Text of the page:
First of all, there's no easy way to handle all names. Period. You are advised to review everything that your query...
produces, because there's usually some value that you didn't count on. If all names are like John Smith and have only a single first name and a single surname, then it's easy, you just find the blank and split the substring into two strings at that point.
Unfortunately, real names are never so well behaved. You'll occasionally find single names, like Cher, or multiple names, like John Paul George Ringo Rockstar. The query needs to handle these cases as well.
And no matter what you do, you cannot simply assume that the last name is the surname, because this fails for people like Robert Van de Graaff and John Wilson III. It's easy for a human to see the surnames (Van de Graaff and Wilson respectively), but it's very hard to write a query that can do the same. So let's arbitrarily say that the rightmost name in the column is the surname, understanding full well that this will produce errors (Graaff, III) for some names.
So with this as the strategy, we simply need to find the last blank in the name column. In many databases, like MySQL and Microsoft SQL Server, you can use the REVERSE function for this purpose. In SQL Server, you would say:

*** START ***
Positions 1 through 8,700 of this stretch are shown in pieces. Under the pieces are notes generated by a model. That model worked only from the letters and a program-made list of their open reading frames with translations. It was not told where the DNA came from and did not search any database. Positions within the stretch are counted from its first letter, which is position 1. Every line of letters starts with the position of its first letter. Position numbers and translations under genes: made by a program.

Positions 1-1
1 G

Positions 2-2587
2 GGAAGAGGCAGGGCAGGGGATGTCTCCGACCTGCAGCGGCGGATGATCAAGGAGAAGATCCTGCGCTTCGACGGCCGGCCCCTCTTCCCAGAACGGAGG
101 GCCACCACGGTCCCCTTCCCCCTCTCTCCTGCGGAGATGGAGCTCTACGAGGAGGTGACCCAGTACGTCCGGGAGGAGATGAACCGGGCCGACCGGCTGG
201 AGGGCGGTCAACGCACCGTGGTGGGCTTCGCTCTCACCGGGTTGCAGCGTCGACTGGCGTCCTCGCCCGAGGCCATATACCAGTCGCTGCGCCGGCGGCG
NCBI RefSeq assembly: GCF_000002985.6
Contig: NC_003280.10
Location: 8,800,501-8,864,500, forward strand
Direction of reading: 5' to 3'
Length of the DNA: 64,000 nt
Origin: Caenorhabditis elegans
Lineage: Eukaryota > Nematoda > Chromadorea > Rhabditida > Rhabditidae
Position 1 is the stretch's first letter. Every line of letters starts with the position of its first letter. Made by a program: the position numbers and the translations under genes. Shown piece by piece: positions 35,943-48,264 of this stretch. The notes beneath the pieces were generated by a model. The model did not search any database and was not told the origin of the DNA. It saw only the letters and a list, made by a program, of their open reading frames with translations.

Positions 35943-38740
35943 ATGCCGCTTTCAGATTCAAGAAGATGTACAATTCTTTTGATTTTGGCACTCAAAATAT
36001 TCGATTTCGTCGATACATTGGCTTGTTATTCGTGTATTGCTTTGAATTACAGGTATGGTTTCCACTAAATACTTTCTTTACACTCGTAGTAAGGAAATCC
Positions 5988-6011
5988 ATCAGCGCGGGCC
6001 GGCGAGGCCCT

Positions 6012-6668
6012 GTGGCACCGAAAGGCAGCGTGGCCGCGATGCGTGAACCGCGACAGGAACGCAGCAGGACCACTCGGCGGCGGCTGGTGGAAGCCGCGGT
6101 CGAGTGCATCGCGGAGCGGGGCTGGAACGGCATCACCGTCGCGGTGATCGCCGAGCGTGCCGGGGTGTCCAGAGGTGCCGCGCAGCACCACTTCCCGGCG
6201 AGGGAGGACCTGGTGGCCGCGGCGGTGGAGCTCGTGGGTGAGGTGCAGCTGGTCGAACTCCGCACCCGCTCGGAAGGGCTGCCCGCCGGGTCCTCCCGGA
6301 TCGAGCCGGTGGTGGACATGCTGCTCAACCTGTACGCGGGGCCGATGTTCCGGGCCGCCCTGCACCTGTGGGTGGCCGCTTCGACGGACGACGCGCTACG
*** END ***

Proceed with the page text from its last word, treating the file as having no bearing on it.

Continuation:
select case when charindex(' ',reverse(name))=0 then name else right(name ,charindex(' ',reverse(name))-1 ) end as surname from ...
In MySQL, you'd use LOCATE instead of CHARINDEX. The idea here is that when the name is reversed, the location of the first blank going forward in the reversed name is 1 more than the number of characters that you want to extract from the right of the original, unreversed, name. The CASE expression covers the situation where the name contains no blank at all, e.g. Cher.
However, based on your question about using INSTR and SUBSTR, you're using Oracle. In Oracle, you can use a handy feature of the INSTR function, to find the first blank from the right.
select substr(name ,instr(name,' ',-1)+1 ) as surname from ...
Here, the -1 parameter of INSTR indicates that we're searching for the first occurrence going backwards from the end of the column. SUBSTR usually requires a starting position and a length, but if the length is omitted, the substring extends to the end of the column. Note that if INSTR finds no blank, it returns 0, but if 0 is the starting position in SUBSTR, it is treated as 1.
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